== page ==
Scaling Our World View: How Monoamines Can Put Context Into Brain Circuitry

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Monoamines are presumed to be diffuse metabotropic neuromodulators of the topographically and temporally precise ionotropic circuitry which dominates CNS functions. Their malfunction is strongly implicated in motor and cognitive disorders, but their function in behavioral and cognitive processing is scarcely understood. In this paper, the principles of such a monoaminergic function are conceptualized for locomotor control. We find that the serotonergic system in the ventral spinal cord scales ionotropic signals and shows topographic order that agrees with differential gain modulation of ionotropic subcircuits. Whereas the subcircuits can collectively signal predictive models of the world based on life-long learning, their differential scaling continuously adjusts these models to changing mechanical contexts based on sensory input on a fast time scale of a few 100 ms. The control theory of biomimetic robots demonstrates that this precision scaling is an effective and resource-efficient solution to adapt the activation of individual muscle groups during locomotion to changing conditions such as ground compliance and carried load. Although it is not unconceivable that spinal ionotropic circuitry could achieve scaling by itself, neurophysiological findings emphasize that this is a unique functionality of metabotropic effects since recent recordings in sensorimotor circuitry conflict with mechanisms proposed for ionotropic scaling in other CNS areas. We substantiate that precision scaling of ionotropic subcircuits is a main functional principle for many monoaminergic projections throughout the CNS, implying that the monoaminergic circuitry forms a network within the network composed of the ionotropic circuitry. Thereby, we provide an early-level interpretation of the mechanisms of psychopharmacological drugs that interfere with the monoaminergic systems.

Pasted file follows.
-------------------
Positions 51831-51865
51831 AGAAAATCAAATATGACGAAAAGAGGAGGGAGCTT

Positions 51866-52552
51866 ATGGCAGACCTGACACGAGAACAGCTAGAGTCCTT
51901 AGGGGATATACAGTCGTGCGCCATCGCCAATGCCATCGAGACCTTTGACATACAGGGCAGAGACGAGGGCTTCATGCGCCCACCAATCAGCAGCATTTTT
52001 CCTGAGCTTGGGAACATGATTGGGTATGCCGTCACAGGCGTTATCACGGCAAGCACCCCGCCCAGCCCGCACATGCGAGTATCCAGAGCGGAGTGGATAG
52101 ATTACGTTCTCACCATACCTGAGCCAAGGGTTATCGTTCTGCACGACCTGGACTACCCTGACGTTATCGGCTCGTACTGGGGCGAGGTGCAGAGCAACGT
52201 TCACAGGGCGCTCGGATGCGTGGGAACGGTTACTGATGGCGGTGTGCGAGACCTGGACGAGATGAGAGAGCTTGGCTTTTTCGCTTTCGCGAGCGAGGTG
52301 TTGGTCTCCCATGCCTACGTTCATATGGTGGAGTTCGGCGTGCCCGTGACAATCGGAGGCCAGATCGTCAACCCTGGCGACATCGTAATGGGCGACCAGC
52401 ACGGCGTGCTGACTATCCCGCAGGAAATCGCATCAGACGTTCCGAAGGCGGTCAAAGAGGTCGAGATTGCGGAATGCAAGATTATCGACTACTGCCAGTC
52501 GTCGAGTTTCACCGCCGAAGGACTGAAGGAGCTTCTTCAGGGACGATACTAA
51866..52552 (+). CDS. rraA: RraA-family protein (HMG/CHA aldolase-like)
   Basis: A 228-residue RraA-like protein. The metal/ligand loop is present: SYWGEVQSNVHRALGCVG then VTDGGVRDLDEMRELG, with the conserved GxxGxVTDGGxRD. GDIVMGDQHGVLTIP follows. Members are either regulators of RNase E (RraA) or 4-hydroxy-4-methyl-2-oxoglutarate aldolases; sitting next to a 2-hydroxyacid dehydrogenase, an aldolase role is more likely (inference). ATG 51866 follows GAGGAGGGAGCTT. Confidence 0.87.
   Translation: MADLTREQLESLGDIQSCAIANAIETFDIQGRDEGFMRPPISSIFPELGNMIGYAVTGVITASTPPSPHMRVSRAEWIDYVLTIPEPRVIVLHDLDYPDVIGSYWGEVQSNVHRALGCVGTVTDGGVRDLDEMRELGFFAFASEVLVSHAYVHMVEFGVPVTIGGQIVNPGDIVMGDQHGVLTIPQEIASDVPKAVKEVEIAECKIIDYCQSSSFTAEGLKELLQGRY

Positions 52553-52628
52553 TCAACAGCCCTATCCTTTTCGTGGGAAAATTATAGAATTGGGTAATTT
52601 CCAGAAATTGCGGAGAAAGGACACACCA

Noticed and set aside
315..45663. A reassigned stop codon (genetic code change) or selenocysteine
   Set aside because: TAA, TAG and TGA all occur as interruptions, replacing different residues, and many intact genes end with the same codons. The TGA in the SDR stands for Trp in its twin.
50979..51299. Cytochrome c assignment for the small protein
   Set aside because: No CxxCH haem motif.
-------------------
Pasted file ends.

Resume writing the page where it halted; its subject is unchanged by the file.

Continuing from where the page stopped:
AuthorsStratmann, Philipp; Albu-Sch\affer, Alin; Jörntell, Henrik
JournalFrontiers in Cellular Neuroscience